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Thoughts on my Newest Job Title

It’s National Adoption Month which means my inbox and feed are full of articles about “forever families”, adoptees, birth families, adoption costs, etc. I stumbled upon a HuffPost blog written by a mother who addresses the 7 questions her family is most frequently asked about adoption(link below). There was 1 question that I would like to add to her list that I hear a lot. Like, a lot a lot….

Where is his real mother?

Here are my thoughts on that:

I know people wonder what it’s like to be an adoptive mother. In most ways, I’m just like every other new mom; I feel a joy I’ve never felt before, I’ve never been so tired, so thrilled, so bored, so fiercely dedicated to knowing how often someone poops, so emotional. I hope and pray that I am being the best mom I can be….I stumble, I trip up. There are days when I find myself in tears because I feel inadequate, not good enough. And then there are days where I truly believe someone is going to knock on my front door and award me the mother of the century award.

There is that question I get asked just about everyday. Something other moms aren’t asked. It’s actually quite formulaic. And it goes a little something like this-

A stranger stops me in the park, or when I’m getting coffee, or walking just down the street with R.

“Are you his mother?”


“His father must be so dark”

“No, his father is white. R was adopted”

Then, the inevitable question:

“Where is his real mother?”

His real mother.

Look, I know. I get it. It’s a legit question coming from someone not familiar with adoption lingo. But, as a new mom who some days looks down and is still covered in spit up and hasn’t brushed her teeth at 4pm, in those moments of feeling “less than”, I deflate when I hear it. Just a tiny bit. They don’t know that. But I do.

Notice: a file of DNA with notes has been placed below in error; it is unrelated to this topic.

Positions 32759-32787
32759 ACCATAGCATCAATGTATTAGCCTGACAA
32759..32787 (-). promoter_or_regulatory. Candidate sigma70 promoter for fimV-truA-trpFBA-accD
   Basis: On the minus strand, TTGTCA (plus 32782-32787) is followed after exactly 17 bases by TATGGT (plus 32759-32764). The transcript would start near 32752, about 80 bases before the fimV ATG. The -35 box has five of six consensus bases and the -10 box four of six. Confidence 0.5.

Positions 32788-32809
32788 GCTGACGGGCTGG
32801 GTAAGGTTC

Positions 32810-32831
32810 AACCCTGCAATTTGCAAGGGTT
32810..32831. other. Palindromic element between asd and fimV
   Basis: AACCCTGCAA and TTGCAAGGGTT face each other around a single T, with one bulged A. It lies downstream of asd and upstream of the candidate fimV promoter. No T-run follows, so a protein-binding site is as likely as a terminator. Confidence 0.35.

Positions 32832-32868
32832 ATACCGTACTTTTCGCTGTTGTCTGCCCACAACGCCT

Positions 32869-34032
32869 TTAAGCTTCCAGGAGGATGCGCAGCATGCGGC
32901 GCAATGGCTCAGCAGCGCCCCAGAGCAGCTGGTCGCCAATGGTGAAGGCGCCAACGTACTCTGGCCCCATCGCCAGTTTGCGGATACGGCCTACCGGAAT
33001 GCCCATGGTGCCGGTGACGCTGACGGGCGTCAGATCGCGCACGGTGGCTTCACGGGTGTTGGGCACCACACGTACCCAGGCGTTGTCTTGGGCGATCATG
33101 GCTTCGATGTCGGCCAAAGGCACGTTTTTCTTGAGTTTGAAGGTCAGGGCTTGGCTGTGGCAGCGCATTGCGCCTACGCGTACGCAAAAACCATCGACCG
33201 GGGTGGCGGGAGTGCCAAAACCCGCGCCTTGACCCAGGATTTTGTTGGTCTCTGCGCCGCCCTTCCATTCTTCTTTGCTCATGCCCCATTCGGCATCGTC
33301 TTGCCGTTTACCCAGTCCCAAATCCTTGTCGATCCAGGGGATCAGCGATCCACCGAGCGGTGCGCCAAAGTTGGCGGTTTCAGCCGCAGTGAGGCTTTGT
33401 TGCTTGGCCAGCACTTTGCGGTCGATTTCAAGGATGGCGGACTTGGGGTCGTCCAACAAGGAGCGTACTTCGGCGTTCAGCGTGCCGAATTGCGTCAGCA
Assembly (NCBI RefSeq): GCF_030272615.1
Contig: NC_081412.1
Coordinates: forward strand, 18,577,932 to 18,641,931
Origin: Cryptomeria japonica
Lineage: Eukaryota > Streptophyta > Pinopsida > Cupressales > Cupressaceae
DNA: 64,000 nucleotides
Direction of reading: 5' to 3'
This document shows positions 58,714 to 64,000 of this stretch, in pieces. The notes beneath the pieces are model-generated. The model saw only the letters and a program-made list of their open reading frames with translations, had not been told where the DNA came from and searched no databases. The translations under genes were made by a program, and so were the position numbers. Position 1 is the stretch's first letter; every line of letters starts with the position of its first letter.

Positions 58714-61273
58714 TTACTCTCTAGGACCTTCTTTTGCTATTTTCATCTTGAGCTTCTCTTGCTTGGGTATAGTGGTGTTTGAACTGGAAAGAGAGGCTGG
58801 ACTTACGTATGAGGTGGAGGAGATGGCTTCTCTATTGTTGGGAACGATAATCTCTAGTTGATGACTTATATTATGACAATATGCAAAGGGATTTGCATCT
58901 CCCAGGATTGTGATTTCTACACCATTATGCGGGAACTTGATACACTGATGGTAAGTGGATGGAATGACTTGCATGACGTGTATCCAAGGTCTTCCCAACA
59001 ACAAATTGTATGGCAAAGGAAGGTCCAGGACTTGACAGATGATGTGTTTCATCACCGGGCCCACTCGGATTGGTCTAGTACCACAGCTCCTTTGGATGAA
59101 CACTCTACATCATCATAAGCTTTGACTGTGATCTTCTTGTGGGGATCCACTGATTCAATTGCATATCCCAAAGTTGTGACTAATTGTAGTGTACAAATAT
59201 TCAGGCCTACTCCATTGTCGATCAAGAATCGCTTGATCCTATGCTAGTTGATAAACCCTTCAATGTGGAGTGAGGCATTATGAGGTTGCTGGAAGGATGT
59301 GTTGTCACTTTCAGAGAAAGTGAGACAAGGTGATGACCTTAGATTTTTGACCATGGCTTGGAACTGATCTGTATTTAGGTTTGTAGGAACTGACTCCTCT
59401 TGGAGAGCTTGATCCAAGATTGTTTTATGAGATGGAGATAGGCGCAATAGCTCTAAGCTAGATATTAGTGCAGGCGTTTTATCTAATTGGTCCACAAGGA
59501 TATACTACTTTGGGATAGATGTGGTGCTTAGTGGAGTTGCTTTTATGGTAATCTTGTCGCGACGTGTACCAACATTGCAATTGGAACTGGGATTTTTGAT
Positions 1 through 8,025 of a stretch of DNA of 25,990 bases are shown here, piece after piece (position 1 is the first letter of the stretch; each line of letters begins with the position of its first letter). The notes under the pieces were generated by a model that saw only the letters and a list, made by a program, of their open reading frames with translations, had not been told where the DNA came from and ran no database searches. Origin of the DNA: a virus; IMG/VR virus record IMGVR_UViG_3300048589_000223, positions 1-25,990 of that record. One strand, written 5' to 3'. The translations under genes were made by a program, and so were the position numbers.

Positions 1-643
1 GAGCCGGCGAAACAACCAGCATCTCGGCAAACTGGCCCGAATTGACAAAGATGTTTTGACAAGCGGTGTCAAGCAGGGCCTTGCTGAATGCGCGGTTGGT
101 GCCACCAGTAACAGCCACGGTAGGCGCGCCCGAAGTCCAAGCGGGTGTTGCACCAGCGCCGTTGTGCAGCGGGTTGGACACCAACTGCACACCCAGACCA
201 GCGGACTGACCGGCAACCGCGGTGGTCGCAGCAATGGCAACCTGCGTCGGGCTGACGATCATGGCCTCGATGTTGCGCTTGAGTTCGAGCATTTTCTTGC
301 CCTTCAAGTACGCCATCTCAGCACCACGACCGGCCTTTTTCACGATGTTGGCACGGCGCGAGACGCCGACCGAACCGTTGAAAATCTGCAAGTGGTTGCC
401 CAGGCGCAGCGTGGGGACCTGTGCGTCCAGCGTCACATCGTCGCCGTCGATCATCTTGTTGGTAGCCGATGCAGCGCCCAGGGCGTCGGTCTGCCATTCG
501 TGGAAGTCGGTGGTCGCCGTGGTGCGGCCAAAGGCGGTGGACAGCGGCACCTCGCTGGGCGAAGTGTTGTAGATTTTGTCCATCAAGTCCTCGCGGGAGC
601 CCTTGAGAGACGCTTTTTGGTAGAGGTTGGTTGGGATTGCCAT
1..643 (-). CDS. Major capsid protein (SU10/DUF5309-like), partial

Where is his real mother?

Sticks and stones may break my bones, but words can never hurt me. That’s the old adage right? Well, they can. Words can hurt. I don’t get angry, I understand the question. I try to be patient as it’s a chance to educate about open adoption. Yet words have power. To deny them that is a whole other conversation for a different day. Perhaps to some people, I am not the “real” mother and I won’t ever be, no matter how hard I try to explain my family. That’s okay-but it doesn’t mean the words still don’t hurt. Just a wee bit. Or sometimes a whole hell of a lot, and not only on those days when I haven’t managed to shower, brush my hair, or put pants on with a button, yet I’m out with my infant. Words can hurt any day.

It is one teeny additional moment in my day that I have to navigate.

Where is his real mother?

In my weaker moments, when I am feeling like a shitty mother, I want to cry. I want to cry and say, “you’re right!!! This is all an act!! Good question! Where IS his real mother?”

Sometimes I want to get defensive, and bite back, “I AM his REAL mother damn it!”

A friend of mine today said I should try responding with, “good question? Have you seen her?” A little humor is necessary sometimes.

What I mostly do is smile and take a deep breath, look this person in the eye and know, trust, hope that I have an opportunity, albeit small, to educate about open adoption, or at the very least, it’s a chance to set an example for my son. How can I show him, even at 7 months, how to respond with honesty and authenticity?

Where is his real mother?

Yea. Sometimes it just plain sucks to hear.

Sometimes I’m too tired to educate, to explain, to defend. Like today- when I had a whole long conversation with a well meaning passerby who now thinks (because he assumed) that my husband is black and that R looks EXACTLY like his paternal grandma. Oy.

And really, let me be very clear about something. No one needs to convince me that I’m Rory’s mother.

I don’t need convincing, whatever you want to attach to the word mother; real, adoptive, beautiful… ;)

I know I’m his mother. I know it deep in my bones.

Sooner than I realize, R will be able to comprehend that question (and a slew of others). He will be there, holding my hand and he will hear this question being asked.

How I respond, with my son watching me, is everything.

I cannot control the looks we get, or the comments we hear, but I can control how I react. Whether it’s with the facts, with humor, with empathy….most likely it will be a combination of all three, Rory will look to me to see how I handle these questions. People will continue to ask in all sorts of ways. I’m always ready to have a conversation; ready to set the most genuine example I can in order to give my son the tools he will need to grow into himself.

That’s what real mothers do.


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